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Every company today wants an army of rabid fans. But while having a passionate community of customers is a fantasy for many brands, that’s not the case for NASCAR. One of the most popular sports in the world, NASCAR has a fan base that’s both dedicated and vocal.

But NASCAR’s passionate fan community doesn’t exist by accident. The company has created a fan intelligence and engagement strategy that helps turn casual fans into fanatics.

At the 2017 Customer Intelligence Summit, Brooks Deaton, senior director of consumer insights at NASCAR, will share how the company built a world-class fan intelligence ecosystem that drives better decision-making. In a recent Q&A, Brooks shared a preview of his session and revealed how it’s like to work in consumer insights at one of the world’s most revered brands.

Prior to joining NASCAR, you managed consumer insights at Denny’s. What are some of the biggest differences between working for a sports and entertainment company and for a food service company?

One of the coolest things coming to NASCAR from Denny's is seeing how visceral, passionate and emotionally attached fans are to a favorite driver or team, and how much that passion dictates their moods.

While Denny's is functional in nature, and lots of consumers love the brand, my experience there pales in comparison to how sports fans get behind NASCAR. Being a fan is a part of a person’s identity. Fans rally together and become friends because they like the same driver or team. NASCAR impacts millions of fans across the world by influencing what they do on a weekly basis.

Given how passionate NASCAR fans are, do you find that there’s more pressure to make sure you’re delivering the experience they want?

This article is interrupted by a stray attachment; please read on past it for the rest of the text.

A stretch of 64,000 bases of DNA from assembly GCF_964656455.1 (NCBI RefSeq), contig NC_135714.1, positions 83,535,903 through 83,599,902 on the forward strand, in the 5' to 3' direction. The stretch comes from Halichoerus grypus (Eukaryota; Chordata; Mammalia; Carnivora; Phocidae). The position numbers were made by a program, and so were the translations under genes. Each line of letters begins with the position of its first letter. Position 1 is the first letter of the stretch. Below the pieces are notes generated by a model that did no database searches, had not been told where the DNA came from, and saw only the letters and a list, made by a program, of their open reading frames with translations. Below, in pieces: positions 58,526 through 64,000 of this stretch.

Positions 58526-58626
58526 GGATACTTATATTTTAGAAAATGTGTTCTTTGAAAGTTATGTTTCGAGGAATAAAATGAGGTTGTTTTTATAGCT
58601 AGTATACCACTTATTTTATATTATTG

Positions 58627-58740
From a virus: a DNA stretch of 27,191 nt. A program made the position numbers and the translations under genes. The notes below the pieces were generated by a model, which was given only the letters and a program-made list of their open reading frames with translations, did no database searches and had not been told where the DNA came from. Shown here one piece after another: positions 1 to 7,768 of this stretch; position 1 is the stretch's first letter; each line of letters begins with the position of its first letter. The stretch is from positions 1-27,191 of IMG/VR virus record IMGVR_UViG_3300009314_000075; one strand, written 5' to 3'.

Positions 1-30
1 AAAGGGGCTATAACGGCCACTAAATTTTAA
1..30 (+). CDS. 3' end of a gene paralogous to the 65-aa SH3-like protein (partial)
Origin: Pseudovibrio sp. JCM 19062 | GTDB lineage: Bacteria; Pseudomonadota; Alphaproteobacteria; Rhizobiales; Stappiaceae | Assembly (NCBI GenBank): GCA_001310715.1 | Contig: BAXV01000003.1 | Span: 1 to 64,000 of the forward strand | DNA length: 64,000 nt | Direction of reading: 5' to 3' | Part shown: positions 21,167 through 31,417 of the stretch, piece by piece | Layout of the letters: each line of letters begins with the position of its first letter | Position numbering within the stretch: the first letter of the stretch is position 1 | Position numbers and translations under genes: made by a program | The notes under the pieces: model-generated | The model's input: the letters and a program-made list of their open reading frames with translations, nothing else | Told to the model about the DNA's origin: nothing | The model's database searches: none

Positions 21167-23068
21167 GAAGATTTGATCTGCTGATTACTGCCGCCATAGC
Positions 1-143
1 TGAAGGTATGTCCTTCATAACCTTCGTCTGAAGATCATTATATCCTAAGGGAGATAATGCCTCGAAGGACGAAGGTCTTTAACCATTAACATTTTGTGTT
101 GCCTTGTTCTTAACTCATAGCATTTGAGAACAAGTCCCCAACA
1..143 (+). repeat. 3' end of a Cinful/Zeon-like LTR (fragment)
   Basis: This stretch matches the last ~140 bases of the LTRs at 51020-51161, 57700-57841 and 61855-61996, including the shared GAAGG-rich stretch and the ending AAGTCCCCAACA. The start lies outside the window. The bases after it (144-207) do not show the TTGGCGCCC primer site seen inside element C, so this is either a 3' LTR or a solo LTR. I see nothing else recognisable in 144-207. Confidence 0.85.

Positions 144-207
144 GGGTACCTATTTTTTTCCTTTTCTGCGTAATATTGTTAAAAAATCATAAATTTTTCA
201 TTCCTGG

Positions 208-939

Definitely. NASCAR fans are vocal. When things don't go their way, we hear about it.

If you’re a NASCAR fan and your favorite driver has a bad race or a bad season, you're not leaving them. Some fans prefer NASCAR drivers over members of their family. That's how deeply connected they are to the sport. Being a fan heightens the stakes.

Part of my role in consumer insights is to ensure we’re reflecting the emotion NASCAR fans have in our decision-making. It requires going beyond numbers and data, and conveying the rawness of our fans’ love and feelings about the league.

"Part of my role in consumer insights is to ensure we’re reflecting the emotion NASCAR fans have in our decision-making."

The force that drives that fanatic sentiment matters a lot to both NASCAR as the governing body and NASCAR as a sports property. Many Fortune 500 companies partner with NASCAR because of our fans’ attachment, and those brands use our platform as a vehicle to emotionally connect with fans. Having a passionate fan base and being able to connect fans to brands is a powerful combination.

Your session at the Customer Intelligence Summit will explore strategies for building a world-class customer intelligence ecosystem. From your point of view, what are some of the elements of a customer intelligence program that’s truly world-class?

First of all, a world-class customer intelligence ecosystem needs to be customer- or fan-centric. You have to invest in having engaging and dynamic conversations with your fans.

"A world-class customer intelligence ecosystem needs to be customer- or fan-centric."

At NASCAR, our primary goal is to give a voice to our fans and the 25,000 members of our insight community. We want fans to know that we take them into consideration in everything we do. NASCAR is dedicated to understanding what the fans want and giving them the best possible experience.

We realize that sports are a part of a fan's DNA. As a research function, we want to unpack our fans’ identity. What elements attract fans to a specific driver? How else are their lives impacted by their fandom in the sport? Answering these questions helps us understand our fans as people, including their attitudes and motivations.